Horror Stories (you just can’t make this stuff up):
California taxpayer – IRS fraud division contacted a taxpayer regarding a visit he made to the web site of a subsequently convicted abusive tax scheme promoter. Apparently, he had only visited the web site, leaving his contact information and received some promotional materials from them. He did nothing wrong, so he spoke freely with the IRS agent. Big mistake. Not believing the taxpayer, the IRS auditor initiated a full examination of the taxpayer and all his related entities. While we’ve done a good job representing this taxpayer and so far the the IRS has left all items unchanged, including a couple entities related to securities trading, the time and effort to respond to the IRS demands and the CPA fees might have all be avoided had the taxpayer not “volunteered” information rather than telling the IRS to speak with his CPA to get all answers.
Connecticut taxpayer- IRS non-filer division paid a personal visit to a chronically late filing taxpayer at his place of business, sitting in the waiting room until the taxpayer came out to see them. Again this taxpayer, having been told repeatedly that as a non-filer he was going to eventually get into trouble, and further that since he recently received a certified letter from the IRS, that there was a good chance that IRS would be knocking on his door if he fails to respond to them. We told him that if this happens to tell the IRS to see his CPA to get all answers. He didn’t. He spoke freely with them telling them that since he merely has a W-2 and adequate withholding taxes taken out each week that even though he was five years behind in his filing, that he owed the IRS nothing. This taxpayer then delayed another month or so before getting any of his tax papers into our office. Because of statements the taxpayer made during that initial face-to-face visit, the IRS agent told us, was the reason that they placed a blanket lien on his real estate holdings in an amount in the low six-figures to make sure that the US Government was protected. Now that the taxpayer has one of his properties listed for sale – this IRS lien will be a source of embarrassment and additional cost for his attorney to have the lien removed before the property can be sold.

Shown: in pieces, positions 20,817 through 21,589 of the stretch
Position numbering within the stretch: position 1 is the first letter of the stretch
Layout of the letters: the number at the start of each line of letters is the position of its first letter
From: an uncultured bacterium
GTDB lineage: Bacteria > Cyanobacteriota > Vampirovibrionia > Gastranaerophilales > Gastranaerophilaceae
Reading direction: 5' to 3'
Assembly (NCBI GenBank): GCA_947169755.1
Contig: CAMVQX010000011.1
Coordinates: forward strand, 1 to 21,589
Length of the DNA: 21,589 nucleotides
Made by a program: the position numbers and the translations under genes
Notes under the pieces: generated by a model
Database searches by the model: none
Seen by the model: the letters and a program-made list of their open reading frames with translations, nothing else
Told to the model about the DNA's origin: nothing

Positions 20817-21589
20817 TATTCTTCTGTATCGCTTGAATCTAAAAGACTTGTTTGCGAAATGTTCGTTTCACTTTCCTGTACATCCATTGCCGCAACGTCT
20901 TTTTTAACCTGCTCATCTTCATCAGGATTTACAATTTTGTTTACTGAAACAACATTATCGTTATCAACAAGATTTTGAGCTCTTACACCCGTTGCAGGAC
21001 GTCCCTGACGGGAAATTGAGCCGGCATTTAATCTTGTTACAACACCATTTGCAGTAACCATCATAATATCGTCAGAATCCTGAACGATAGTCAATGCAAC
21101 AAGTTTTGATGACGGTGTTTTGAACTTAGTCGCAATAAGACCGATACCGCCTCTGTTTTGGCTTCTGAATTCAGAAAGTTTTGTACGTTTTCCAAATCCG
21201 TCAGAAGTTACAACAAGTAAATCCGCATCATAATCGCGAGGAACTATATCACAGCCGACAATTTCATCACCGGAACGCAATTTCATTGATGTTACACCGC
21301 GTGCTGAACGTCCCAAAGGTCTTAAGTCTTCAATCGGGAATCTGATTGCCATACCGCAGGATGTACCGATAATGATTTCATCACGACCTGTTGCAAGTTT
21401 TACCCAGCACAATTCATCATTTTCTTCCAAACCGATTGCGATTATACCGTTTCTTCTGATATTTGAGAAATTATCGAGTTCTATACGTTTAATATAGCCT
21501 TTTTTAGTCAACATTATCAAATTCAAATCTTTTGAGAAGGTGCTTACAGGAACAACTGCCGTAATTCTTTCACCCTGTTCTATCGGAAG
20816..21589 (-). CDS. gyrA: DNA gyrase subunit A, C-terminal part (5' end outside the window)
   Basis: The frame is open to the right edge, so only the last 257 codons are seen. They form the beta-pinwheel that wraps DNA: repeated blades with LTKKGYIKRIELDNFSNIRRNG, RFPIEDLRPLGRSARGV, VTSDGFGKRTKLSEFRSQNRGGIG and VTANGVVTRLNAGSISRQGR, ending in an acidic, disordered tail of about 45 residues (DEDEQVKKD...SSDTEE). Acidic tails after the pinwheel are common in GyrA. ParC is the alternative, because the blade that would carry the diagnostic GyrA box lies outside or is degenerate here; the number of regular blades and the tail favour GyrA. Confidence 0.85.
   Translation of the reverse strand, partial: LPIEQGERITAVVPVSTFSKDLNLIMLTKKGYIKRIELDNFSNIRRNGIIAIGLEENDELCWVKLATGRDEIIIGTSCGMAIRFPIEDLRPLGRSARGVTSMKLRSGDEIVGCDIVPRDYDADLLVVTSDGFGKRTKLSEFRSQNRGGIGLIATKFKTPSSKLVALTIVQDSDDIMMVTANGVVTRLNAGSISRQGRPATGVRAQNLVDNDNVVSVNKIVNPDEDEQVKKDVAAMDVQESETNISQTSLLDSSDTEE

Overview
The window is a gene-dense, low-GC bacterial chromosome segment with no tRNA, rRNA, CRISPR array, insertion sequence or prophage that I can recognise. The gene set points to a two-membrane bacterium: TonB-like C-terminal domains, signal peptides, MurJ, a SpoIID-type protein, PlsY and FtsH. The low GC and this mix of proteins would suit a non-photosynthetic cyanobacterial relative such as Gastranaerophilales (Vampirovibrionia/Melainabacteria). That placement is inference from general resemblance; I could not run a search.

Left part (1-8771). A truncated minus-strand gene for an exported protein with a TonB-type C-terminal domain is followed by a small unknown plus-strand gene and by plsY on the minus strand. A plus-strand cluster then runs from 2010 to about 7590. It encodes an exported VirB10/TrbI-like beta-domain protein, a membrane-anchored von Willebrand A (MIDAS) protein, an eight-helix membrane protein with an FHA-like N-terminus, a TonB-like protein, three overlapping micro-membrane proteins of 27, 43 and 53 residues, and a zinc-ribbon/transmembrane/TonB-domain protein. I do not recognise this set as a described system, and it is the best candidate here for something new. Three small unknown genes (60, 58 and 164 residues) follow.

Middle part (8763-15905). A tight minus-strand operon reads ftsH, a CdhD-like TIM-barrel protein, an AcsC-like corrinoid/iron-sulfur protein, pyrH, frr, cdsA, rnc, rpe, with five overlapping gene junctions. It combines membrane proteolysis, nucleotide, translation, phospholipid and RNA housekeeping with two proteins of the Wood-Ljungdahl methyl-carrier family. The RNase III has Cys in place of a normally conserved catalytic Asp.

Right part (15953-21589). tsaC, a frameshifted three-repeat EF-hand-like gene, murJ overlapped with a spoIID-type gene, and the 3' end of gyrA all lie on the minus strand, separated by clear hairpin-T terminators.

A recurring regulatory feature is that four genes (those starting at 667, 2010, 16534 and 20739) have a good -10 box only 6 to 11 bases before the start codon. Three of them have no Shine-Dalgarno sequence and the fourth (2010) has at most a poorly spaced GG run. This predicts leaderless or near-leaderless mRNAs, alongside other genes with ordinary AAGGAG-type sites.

New York taxpayer – A taxpayer received a huge IRS refund from a NOL carryback resulting from securities trading losses. In addition he received an overpayment as discussed here: http://traderstatus.com/mark2mkt-1996.htm#interest Well, the IRS realized their error and eventually caught up with him, asking for the overpaid money back. Rather than pay the overpayment back as we told him to do, he called the IRS himself and somehow got the idea he didn’t need to send them the overpaid money right way. Then more procrastination, didn’t return the overpaid money and remained a non-filer for a few remaining tax years. IRS served him with a “90 day letter” and a demand for a sizable six-figure amount of alleged underpaid taxes. The CPA fees and possible attorney fees to address a 90-day letter could have been avoided if the taxpayer did not misunderstand when he spoke with the IRS on his own.
California taxpayer – Against our advice, a taxpayer stood by his rights to maintain secrecy of the ownership of his Nevada corporation since the State of Nevada Secretary of the State insists that is a huge benefit of incorporation in NV. Refusal to disclose private information about the ownership of the NV corporation made the IRS smell a rat and they decided not to initiate a regular examination but rather transferred the direction of the audit to take more aggressive legal action. Taxpayer had to retain a lawyer for representation since we do only regular IRS audits here and do not practice law. The initial fees for legal representation have gone over $10,000 and going higher. This is many times the professional fees for a regular audit, had the taxpayer better complied with the initial IRS inquiries.
Don’t be the next horror story! Never speak to the IRS on your own.
The National Research Program (NRP) has replaced the generally hated TCMP “audits from hell.”
NRP matched demographic data against zip code data from the 1988 Taxpayer Compliance Measurement Program (TCMP) study [prior to NRP, these studies provided data used by IRS to measure reporting accuracy] as a method to determine the workload distribution of the sample selected returns by examination site for estimation of required resources. The IRS has refrained from using demographic data, such as age, gender, religion, race, ethnicity or national origin in research efforts that may suggest specific groups for enforcement activities. NRP is a unique data collection device for the IRS in that its samples are truly random and an accurate reflection of the taxpayer populations in each study.